The average eHealth individual deductible is 1 percent lower this year than it was a year ago. (Image: Thinkstock)

A major private Web-based health insurance broker say its own customers are paying 22 percent more individual major medical insurance coverage this year, and 23 percent more for family coverage.

The company, eHealth Inc., says consumers who buy individual coverage through its eHealthInsurance.com website are paying an average of $393 per month for 2017 coverage, up from $321 per month for 2016 coverage. The average deductible has fallen 1 percent, to $4,328. 

Related: Web broker’s group health clients pay $286 per enrollee

The average 2017 premium for purchasers of family coverage is $1,021, up from an average premium of $833 for 2016 family coverage.

The average eHealth family customer deductible has increased 5 percent, to $8,352.

Most eHealth individual major medical customers buy bronze plans, which cover 60 percent of the actuarial value of a standard benefits package, or silver plans, which cover 70 percent of the actuarial value of the standard benefits package.

The average 2017 premium for eHealth bronze plans is $388, and the average premium for silver plans is $428.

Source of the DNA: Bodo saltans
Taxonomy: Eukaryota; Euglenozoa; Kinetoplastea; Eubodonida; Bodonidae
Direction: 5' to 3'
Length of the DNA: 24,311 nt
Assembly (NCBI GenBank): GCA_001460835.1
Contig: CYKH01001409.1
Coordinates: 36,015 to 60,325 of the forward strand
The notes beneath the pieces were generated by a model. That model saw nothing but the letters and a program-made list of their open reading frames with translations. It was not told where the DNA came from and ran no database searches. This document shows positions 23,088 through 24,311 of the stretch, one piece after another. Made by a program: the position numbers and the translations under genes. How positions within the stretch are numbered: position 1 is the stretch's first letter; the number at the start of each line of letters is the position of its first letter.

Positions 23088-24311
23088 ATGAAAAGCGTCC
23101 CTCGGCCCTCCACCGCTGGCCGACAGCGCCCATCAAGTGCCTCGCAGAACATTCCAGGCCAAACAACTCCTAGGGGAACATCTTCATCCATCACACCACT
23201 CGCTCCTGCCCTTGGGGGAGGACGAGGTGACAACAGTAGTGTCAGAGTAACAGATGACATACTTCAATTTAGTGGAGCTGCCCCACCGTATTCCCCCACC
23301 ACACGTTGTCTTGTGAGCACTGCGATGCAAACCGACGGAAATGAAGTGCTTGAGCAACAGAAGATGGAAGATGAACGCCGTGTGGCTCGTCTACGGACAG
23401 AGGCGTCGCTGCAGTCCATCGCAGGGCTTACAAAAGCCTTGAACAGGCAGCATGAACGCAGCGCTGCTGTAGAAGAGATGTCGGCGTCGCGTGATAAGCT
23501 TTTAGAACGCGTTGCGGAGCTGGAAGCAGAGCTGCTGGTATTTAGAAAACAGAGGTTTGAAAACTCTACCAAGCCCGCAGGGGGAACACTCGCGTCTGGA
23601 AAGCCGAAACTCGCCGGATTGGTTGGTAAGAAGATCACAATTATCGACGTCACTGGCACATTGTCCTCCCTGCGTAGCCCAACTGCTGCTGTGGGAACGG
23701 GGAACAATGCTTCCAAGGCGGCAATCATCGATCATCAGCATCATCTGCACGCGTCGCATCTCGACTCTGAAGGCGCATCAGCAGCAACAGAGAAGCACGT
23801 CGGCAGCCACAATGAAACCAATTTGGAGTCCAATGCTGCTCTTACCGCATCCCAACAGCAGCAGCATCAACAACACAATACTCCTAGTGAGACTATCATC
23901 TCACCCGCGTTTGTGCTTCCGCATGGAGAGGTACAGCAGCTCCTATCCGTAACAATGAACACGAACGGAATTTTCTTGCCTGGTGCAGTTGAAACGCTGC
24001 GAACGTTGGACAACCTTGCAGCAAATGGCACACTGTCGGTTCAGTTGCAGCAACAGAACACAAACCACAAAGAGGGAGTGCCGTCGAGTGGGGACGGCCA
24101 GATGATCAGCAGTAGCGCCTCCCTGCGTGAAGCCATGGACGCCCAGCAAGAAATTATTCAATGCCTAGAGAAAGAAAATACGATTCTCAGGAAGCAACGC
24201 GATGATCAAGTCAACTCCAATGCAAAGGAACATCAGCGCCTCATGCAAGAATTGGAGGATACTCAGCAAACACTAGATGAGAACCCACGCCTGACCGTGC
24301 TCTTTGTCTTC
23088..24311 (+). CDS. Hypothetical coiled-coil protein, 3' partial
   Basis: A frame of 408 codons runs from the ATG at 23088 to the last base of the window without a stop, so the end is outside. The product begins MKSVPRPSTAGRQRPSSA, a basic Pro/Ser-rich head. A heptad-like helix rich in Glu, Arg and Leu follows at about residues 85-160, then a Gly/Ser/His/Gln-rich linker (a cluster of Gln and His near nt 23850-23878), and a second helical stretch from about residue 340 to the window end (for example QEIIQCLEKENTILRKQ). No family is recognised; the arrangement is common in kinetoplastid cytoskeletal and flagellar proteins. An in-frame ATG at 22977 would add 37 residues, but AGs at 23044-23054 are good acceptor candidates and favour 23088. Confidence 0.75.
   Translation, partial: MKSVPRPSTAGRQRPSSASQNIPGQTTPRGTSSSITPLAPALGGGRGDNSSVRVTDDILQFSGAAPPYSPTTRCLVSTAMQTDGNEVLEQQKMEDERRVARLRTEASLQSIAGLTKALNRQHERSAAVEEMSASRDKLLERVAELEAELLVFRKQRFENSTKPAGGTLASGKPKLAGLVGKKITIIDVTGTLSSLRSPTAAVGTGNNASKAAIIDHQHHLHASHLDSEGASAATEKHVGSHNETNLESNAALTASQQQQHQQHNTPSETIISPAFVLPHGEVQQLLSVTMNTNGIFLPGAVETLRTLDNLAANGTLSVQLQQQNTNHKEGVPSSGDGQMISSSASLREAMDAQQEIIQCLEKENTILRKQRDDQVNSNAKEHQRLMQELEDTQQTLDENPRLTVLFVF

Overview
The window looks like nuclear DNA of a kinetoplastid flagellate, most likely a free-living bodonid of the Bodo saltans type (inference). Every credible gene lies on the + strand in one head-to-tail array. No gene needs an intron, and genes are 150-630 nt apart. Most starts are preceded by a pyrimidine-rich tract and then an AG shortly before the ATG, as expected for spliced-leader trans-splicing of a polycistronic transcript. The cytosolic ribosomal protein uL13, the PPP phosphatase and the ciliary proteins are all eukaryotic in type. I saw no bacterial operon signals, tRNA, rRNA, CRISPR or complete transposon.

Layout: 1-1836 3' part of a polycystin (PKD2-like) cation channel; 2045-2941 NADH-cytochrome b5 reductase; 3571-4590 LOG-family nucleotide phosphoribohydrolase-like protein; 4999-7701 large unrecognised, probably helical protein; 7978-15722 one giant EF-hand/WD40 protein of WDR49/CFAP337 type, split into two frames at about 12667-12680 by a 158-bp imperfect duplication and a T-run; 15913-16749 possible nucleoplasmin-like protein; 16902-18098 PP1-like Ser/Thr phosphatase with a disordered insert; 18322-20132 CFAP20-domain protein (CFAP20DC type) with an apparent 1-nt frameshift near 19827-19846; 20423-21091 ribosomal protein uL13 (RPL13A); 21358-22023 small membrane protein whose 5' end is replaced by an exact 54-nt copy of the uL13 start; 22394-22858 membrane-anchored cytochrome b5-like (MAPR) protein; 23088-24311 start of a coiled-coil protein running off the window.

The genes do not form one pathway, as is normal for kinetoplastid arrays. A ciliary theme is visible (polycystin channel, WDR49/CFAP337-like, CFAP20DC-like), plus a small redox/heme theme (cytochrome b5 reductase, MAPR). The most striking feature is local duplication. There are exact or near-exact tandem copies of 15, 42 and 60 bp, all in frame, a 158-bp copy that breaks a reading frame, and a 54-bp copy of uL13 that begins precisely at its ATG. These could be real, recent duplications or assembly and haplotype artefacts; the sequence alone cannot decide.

The new eHealth figures reflect the full retail coverage prices paid by consumers who are not using Affordable Care Act subsidies to cut the out-of-pocket cost of the coverage.

But the policies could be classified as ACA policies. Although the eHealth consumers in the data bought their coverage outside the ACA public exchange system, all of the policies purchased comply with many ACA mandates, such as the requirement that issuers issue coverage without use of personal health information in the underwriting process.

Related:

Consumers may pay 17 percent less for off-exchange health coverage

ACA exchanges hungry for off-exchange prospects

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